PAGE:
Valuation-Informed Indexing #154

by Rob Bennett

Yale University Economics Professor Robert Shiller showed with research published in 1981 that valuations affect long-term returns. The implications are huge. To the extent that knowing today’s valuation level tells you what your long-term return will be, stocks are no longer a risky asset class. You would intuitively be drawn to the conclusion that this research finding would have been explored from hundreds of different angles during the following 32 years.

You would be wrong to reach that conclusion. Most of today’s investing experts act as if the Shiller research did not exist. Most advocate Buy-and-Hold strategies. Most express confidence that it is just fine to stay at the same stock allocation at all times. Why?

Four reasons.

One, 32 years is not really that long a time-period in the grand scheme of things. We are accustomed to experiencing rapid change in many fields of human endeavor. Try to sell a computer that was popular 32 years ago today and you will not get far. So in one sense 32 years really is a long time.

The difference is that the idea that the market is efficient (and that, thus, Buy-and-Hold strategies can work) is rooted in economic theories that go back a long, long way. The idea that the market is efficient is rooted in a belief in the Rational Man economic assumption. That one goes back to the days of Adam Smith!

The historical reality is that economists have been losing confidence in the Rational Man concept for a long time. Eugene Fama expanded use of the concept to the investing realm just about at the time when it was running out of intellectual steam in any event.

In days to come, the expansion of the concept to the investing realm will be seen as the last nail in its coffin. The Rational Man concept could do only so much harm for so long as it was merely an idea employed by economists. Now it is an idea that is causing massive destruction to millions of middle-class investment portfolios. It’s going to be hard for us to ignore the obvious and well-documented flaws in the idea once it brings on the Second Great Depression.

Still, when you consider that this idea has been influencing economic thought for several centuries, it does not seem so shocking that it has been possible for influential people to turn their eyes from the flaws in the investing strategies rooted in it for three decades now.

Two, Shiller’s ideas have not been entirely ignored.

I’ve spoken to lots of economics professors about this matter. It still shocks me when I hear one of them say something to the effect of: “I stopped believing in Buy-and-Hold years and years ago! That’s old news! The point you are making is silly! No serious person believes in Buy-and-Hold today!

What do you say to that?

Buy-and-Hold is pushed ruthlessly and relentlessly at hundreds of web sites and newspapers. If “everyone” knows that it doesn’t work, why is that the case?

The marriage of academic research and marketing efforts in the investing realm has been a rocky one. One the one hand, people trying to sell stocks love to be able to say that a strategy that calls for always being heavily invested in stocks is backed by academic research. Lots of middle-class people worry about investing too heavily in stocks. It helps the sales pitch a great deal to be able to reassure them that there is research showing that they are doing the right thing.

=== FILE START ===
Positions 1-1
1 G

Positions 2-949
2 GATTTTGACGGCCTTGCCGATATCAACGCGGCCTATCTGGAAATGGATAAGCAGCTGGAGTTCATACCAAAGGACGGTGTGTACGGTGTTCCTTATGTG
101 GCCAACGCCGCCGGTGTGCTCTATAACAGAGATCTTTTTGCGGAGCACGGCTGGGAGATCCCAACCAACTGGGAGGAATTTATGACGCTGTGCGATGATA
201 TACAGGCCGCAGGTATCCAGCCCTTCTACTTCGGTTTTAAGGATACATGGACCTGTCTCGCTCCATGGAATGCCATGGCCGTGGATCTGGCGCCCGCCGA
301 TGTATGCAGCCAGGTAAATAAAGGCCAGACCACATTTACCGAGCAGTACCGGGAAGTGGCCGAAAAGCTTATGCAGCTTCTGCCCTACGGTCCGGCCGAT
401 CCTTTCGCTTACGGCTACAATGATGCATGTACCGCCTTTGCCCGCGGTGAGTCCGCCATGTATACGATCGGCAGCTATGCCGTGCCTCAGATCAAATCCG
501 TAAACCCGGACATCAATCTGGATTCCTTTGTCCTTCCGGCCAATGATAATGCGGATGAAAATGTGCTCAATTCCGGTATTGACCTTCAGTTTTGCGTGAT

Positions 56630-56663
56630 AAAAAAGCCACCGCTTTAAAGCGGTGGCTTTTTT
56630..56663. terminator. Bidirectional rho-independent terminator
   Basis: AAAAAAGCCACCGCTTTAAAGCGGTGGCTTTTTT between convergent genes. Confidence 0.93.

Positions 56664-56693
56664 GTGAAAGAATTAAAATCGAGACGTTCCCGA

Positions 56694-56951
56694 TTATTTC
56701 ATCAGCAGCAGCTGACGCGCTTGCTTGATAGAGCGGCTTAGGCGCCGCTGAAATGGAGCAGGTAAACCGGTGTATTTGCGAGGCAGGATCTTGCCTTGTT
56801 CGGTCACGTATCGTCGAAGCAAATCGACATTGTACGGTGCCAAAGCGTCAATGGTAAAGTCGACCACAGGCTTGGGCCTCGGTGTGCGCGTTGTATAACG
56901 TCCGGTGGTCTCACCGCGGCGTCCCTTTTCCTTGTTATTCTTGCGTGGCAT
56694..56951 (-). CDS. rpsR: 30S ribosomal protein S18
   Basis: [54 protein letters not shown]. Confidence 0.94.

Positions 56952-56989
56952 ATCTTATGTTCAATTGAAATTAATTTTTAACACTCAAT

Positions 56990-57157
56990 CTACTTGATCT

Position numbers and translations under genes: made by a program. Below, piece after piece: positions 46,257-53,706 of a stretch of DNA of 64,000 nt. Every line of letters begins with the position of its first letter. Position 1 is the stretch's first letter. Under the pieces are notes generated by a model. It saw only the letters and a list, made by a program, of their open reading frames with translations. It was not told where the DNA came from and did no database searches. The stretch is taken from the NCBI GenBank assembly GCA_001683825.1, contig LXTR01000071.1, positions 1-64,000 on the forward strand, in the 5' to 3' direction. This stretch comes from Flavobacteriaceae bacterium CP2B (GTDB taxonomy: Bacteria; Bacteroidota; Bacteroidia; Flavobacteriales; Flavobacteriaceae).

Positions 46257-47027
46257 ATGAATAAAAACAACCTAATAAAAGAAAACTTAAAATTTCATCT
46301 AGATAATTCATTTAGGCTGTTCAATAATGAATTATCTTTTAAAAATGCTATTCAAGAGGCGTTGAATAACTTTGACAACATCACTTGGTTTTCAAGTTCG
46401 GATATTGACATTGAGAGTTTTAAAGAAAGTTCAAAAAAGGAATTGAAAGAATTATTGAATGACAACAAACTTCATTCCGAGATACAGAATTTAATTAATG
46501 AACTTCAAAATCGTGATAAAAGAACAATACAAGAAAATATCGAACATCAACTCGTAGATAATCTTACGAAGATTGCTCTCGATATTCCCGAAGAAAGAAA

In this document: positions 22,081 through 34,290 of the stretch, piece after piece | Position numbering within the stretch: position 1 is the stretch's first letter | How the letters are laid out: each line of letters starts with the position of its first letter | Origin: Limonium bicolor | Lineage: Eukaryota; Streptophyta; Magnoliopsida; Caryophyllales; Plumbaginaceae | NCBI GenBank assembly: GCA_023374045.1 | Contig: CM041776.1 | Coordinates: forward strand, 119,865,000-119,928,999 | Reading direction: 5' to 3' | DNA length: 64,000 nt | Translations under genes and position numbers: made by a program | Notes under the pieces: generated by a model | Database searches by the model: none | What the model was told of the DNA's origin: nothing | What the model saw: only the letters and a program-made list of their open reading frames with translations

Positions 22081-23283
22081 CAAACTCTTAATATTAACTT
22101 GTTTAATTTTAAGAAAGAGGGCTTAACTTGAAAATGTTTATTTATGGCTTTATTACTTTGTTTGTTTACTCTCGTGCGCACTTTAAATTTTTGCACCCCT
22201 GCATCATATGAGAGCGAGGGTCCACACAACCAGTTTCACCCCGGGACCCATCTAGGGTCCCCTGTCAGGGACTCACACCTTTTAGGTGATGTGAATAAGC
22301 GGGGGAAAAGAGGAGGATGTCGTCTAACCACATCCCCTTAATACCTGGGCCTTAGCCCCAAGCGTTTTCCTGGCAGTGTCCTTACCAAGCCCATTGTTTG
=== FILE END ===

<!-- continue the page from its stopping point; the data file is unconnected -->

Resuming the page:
On the other hand, reporting on the research that shows that Buy-and-Hold doesn’t work undercuts the marketing message in a very serious way. It’s that body of research that gets deep-sixed by most of the “experts” in this field.

The professors who tell me that they have known for many years that Buy-and-Hold cannot work are shooting straight. Those who follow the research closely really do know that. But there are few regular investors who know this. The popular web sites rarely mention it.

We essentially have two realities in place today. Among those who focus on theory, Buy-and-Hold is an idea that was laid to its rest decades ago. Among those whose livelihood depends on persuading people to go with large stock allocations, Buy-and-Hold is alive and well and wonderful stuff.

Three, the biggest bull market in history just happened to begin at the time when Shiller’s research was published. In the years immediately following announcement of Shiller’s revolutionary findings, it was perfectly natural that most people would remain skeptical. His findings stood our long-established understanding of how stock investing works on its head. You don’t want to buy into a change like that too quickly. It made sense to wait and see whether Shiller’s findings stood up to scrutiny.

After the passage of 32 years, I think it would be fair to say that the ideas have stood up to scrutiny. But the trillions and trillions of dollars of funny money produced by the huge bull left lots of people less than super-interested in learning about a new way to invest in stocks. The old way was working jut fine!

It’s only since the 2008 crash that the idea of examining the flaws of Buy-and-Hold has begun to gain a bit of traction. An out-of-control bull market covers a multitude of research errors. Had Shiller published his research in 1971 rather than in 1981, my guess is that Valuation-Informed Indexing would have become dominant by 1974 and that the name of the famous book would have been A Valuation-Informed Walk Down Wall Street. 

Four, the advance in our understanding achieved by Shiller and those who have followed in his footsteps is huge. Huge changes are hard to digest. The good news here is that, when we do finally get down to the business of incorporating Shiller’s insights into our thinking re how stock investing works, we are going to make a lot of progress in a short amount of time.

Rob Bennett has recorded a podcast titled “The Efficient Market Theory Is a Big Bunch of Hooey.” His bio is here.

, Buy-and-Hold